Henin won her next tournament, the Porsche Tennis Grand Prix, defeating Tatiana Golovin in the final. Two weeks later, Henin won the Zurich Open, her ninth title of the year, by again defeating Golovin in the final.
At the WTA Tour Championships, Henin won all three of her round robin matches, defeating Anna Chakvetadze, Janković, and Bartoli. Going into the match against Bartoli, Henin had won 22 consecutive matches since Bartoli defeated her in the 2007 Wimbledon semifinals. Although Henin had already clinched a spot in the semifinals, both Henin and Bartoli did not know Bartoli had to replace Serena Williams until several hours before the match and lost 6–0, 6–0.[36] In the semifinals, Henin defeated Ivanović 6–4, 6–4. In the final, Henin overcame Sharapova in three sets[37] in a match that lasted 3 hours, 24 minutes. Sharapova won the first set on her eighth set point in the 12-minute last game. Henin won the match on her fifth match point in the final game of the match. This was Henin's longest ever match, the longest final in tournament history, and the twelfth longest women's match ever.[38]
This victory extended Henin's winning streak to 25 matches. She only lost three sets after Wimbledon. This victory made her the sixth player to successfully defend her title at the WTA's season-ending championship and the first player to claim at least 10 tour titles in a year since Hingis won 12 in 1997. She also became the first woman to break the US$5 million barrier in prize money in a year, and by crossing US$19 million, Henin is now ranked fifth on the all time prize money list.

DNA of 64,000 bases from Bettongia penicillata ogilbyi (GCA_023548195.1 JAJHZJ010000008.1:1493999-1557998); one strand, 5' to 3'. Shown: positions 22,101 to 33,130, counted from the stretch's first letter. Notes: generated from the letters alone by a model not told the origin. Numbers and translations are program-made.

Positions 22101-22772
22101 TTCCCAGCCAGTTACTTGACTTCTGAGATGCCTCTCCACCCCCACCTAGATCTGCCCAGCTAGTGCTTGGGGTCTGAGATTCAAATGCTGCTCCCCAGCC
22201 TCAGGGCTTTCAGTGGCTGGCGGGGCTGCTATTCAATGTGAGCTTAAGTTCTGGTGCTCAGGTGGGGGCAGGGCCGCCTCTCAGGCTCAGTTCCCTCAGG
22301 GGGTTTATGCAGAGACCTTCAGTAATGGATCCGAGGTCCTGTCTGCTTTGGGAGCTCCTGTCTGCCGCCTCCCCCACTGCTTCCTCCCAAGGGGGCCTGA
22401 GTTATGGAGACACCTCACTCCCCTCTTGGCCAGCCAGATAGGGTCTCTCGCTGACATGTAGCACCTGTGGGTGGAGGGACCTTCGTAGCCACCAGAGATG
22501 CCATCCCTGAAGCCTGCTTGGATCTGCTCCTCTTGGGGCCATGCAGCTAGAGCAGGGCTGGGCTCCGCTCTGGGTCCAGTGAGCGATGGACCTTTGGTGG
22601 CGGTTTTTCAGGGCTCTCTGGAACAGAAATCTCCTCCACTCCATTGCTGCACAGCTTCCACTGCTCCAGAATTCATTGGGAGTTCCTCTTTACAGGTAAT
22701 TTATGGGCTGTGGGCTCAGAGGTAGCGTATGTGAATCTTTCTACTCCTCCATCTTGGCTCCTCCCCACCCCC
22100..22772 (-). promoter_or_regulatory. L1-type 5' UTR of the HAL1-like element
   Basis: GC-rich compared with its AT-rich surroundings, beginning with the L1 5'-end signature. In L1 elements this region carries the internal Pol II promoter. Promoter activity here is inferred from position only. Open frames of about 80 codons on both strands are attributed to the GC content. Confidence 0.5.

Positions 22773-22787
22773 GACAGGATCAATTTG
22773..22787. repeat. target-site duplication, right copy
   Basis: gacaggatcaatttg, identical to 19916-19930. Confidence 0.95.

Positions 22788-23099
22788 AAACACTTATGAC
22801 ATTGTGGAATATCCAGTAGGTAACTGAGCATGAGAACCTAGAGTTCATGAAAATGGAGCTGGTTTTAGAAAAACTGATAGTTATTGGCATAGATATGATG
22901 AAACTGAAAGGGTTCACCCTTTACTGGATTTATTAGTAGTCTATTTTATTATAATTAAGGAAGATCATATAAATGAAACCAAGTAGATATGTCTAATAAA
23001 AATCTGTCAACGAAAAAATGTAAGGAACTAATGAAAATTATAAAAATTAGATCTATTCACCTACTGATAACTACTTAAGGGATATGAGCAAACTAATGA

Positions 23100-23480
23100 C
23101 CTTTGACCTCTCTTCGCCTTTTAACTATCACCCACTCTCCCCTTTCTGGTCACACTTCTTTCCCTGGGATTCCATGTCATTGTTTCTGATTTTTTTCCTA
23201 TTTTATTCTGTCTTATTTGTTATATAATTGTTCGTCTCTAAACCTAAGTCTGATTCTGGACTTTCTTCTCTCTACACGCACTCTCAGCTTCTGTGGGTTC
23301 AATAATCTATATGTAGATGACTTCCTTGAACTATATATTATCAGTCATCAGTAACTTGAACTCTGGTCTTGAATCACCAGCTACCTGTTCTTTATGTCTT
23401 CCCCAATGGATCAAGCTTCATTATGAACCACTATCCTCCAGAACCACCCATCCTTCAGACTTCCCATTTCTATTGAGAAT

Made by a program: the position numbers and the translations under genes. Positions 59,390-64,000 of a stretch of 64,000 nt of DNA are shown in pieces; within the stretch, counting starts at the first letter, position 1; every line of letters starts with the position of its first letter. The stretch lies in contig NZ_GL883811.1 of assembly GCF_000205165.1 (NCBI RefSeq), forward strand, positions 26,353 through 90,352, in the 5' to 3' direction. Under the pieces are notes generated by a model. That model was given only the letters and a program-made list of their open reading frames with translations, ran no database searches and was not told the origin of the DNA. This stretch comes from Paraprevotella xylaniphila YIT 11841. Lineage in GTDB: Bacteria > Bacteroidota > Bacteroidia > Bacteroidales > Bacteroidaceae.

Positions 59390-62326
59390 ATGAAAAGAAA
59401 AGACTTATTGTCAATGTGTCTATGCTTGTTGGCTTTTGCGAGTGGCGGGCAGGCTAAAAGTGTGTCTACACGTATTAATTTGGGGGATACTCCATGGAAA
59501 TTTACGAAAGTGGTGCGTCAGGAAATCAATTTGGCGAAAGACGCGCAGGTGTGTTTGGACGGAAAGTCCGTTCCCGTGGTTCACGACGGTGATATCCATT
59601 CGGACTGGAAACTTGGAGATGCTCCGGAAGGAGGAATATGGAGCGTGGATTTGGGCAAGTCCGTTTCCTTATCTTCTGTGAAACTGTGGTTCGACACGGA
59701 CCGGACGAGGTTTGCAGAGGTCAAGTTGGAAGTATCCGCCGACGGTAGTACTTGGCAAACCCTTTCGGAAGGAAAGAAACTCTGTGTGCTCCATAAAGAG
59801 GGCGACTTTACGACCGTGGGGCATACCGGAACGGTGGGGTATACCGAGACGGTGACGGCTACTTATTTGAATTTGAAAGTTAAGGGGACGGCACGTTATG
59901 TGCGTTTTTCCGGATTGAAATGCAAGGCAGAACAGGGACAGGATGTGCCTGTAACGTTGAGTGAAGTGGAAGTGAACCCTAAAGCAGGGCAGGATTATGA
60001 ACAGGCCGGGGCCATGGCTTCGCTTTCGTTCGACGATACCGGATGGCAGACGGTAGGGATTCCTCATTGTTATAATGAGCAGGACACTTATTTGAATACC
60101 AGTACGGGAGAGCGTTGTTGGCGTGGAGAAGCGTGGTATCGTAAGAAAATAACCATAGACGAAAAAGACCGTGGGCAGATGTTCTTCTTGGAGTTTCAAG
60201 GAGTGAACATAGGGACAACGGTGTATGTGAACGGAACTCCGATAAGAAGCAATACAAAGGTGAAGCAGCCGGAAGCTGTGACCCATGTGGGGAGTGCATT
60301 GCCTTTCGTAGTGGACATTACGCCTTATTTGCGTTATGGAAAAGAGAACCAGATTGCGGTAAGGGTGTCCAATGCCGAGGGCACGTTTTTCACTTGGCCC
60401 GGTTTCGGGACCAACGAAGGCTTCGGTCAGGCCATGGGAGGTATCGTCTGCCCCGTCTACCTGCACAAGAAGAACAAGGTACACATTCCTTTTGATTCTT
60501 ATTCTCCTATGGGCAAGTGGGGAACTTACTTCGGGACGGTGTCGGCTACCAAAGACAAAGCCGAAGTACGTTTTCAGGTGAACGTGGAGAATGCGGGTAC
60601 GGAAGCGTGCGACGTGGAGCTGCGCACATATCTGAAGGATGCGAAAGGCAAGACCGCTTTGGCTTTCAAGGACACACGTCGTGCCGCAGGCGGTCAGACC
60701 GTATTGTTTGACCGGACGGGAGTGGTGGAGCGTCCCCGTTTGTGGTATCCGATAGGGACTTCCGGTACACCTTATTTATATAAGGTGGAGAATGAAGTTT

Henin ended the year ranked World No. 1 for the third time in her career, having done so previously in 2003 and 2006. She was the first player since Steffi Graf to end the year ranked World No. 1 consecutively for two years (Graf was ranked year-end World No. 1 in 1995–1996). She also ended the year with a 63–4 record, having lost to only four players: Lucie ŠafářováSerena WilliamsSvetlana Kuznetsova, and Marion Bartoli.